AMD has only sent us two Fiji based cards and the Fury X has really bad pump whine and the Nano has choke whine. We know that AMD put a ton of time and effort into making the build quality on this card one that was said to be premium, so it’s really shocking to see that another noisy card was delivered to us by AMD to review. The choke noise on the AMD Radeon R9 Nano isn’t nearly as bad as the pump whine on the Fury X, but it’s something we don’t expect to see on a $649 video card here in 2015 where premium components are readily available.
Major Coil Whine: This is seriously annoying, but only in an open test bed. Inside of a system it will be much better, but I need to question this. Is AMD having issues with the Fiji-based cards? Because the Fury X had serious whine from the cooler too, but the R9 Nano doesn’t have a watercooler or a pump. What gives?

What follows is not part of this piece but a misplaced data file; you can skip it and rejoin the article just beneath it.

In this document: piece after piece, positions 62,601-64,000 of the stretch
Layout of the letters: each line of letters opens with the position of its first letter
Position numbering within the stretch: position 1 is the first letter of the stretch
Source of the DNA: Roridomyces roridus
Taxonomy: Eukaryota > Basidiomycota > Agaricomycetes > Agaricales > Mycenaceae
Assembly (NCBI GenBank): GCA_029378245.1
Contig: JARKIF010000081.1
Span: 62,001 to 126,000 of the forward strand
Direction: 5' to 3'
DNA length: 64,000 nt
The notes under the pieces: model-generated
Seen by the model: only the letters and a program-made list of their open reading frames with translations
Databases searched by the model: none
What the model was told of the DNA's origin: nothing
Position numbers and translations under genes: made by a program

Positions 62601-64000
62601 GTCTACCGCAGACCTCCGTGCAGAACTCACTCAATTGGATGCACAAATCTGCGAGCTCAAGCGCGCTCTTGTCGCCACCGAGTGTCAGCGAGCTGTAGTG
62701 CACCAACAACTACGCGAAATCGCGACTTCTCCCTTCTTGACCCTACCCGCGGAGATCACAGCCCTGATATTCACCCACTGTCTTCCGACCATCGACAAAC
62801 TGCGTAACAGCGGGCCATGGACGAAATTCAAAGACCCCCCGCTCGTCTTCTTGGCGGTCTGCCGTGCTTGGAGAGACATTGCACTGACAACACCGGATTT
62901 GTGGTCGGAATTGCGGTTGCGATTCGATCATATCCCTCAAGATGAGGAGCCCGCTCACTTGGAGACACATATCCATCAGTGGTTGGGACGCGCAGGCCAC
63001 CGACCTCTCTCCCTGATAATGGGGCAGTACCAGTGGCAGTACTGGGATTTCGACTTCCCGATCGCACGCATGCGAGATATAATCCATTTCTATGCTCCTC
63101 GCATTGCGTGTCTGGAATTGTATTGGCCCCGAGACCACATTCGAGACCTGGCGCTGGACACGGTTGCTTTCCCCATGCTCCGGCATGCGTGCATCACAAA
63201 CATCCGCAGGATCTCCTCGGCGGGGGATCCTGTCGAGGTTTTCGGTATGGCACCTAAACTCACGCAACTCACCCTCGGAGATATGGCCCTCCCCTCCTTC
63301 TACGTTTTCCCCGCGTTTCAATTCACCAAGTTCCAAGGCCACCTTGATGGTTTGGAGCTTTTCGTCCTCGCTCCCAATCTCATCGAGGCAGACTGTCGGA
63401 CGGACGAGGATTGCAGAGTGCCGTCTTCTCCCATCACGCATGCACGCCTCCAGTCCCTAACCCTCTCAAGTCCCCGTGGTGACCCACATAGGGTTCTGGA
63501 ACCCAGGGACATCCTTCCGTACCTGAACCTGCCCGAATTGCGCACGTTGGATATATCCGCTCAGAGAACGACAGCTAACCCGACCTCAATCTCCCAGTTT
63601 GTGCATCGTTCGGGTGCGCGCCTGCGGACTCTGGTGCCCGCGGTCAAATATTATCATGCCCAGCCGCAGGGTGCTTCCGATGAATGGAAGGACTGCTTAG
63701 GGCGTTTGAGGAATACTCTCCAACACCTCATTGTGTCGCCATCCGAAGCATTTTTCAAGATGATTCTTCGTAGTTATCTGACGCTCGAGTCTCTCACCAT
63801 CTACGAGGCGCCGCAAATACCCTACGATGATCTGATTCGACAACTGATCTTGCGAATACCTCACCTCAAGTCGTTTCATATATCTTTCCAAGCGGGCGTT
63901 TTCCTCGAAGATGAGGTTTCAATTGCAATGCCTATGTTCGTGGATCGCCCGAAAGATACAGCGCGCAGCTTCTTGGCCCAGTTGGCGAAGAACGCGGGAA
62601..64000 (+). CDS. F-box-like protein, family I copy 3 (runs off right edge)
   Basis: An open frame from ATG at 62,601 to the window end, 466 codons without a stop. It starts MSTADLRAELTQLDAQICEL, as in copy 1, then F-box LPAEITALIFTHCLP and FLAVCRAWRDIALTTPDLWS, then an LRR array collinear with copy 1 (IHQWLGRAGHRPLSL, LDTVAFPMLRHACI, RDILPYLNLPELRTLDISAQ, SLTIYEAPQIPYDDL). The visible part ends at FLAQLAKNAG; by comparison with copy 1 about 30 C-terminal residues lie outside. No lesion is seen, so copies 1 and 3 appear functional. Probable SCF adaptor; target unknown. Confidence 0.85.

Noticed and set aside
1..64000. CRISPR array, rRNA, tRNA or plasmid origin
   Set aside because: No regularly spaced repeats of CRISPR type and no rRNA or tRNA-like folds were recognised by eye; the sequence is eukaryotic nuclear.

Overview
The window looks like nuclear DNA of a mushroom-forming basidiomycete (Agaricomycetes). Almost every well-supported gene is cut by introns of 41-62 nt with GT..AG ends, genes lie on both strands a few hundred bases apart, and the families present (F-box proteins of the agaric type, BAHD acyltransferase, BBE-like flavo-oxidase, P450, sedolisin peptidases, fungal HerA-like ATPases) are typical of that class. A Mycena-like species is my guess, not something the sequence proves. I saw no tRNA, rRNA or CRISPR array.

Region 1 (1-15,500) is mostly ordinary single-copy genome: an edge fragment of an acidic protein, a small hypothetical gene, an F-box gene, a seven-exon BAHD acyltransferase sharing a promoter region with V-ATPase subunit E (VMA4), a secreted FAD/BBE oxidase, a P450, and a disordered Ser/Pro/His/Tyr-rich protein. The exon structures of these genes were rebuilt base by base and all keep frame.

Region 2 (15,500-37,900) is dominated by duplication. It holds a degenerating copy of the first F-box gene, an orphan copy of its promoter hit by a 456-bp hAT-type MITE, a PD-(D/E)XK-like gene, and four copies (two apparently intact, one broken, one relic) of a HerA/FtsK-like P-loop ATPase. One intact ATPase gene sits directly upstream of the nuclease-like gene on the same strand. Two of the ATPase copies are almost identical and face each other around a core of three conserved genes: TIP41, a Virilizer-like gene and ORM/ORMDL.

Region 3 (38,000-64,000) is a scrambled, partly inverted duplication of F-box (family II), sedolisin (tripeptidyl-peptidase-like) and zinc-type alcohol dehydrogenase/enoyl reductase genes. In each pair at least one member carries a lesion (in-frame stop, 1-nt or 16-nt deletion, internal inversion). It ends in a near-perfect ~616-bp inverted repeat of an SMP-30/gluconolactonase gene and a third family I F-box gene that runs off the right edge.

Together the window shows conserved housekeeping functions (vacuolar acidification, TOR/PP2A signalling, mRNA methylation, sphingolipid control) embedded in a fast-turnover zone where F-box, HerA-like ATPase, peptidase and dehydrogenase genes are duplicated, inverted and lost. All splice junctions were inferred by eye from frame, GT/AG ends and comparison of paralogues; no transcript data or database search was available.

However, we noticed significant coil whine across our suite of games, particularly in Total War: Rome II. This may be sample-specific, but it would grate us long term if this was the case with all cards.
While AMD fixed the Radeon R9 Fury X noise issues to some extent with a revised pump variant later on, the coil whine issues still exist on most Fury X cards. The reason is due to the poor quality chokes found on AMD’s reference cards while the Radeon R9 Fury (Fiji Pro) which got custom variants from AIBs doesn’t has any coil whine issues. Both the Radeon R9 Fury X and Radeon R9 Nano are made exclusively by AMD and offered in the reference variants. The issue arises when the GPU goes under gaming specific load and clocks in around 800 to 850 MHz which is the average operating frequency of the Nano card. The Nano will likely have higher sound level when operating around its maximum frequency around 1000 MHz. Furmark benchmarks don’t give out an actual representation of load situations since the GPU is meant to clock down to 600 MHz in GPU burner apps. AMD hasn’t issued an comment on the Radeon R9 Nano coil whine problems but it seems like they will have to issue a revised version of the Nano sooner or later if more people start complaining about the card which retails at a premium price of $649 US. Some videos can be seen below which show the extent of the noise issues faced on Nano cards: (Thanks to CloudFire for the tip!)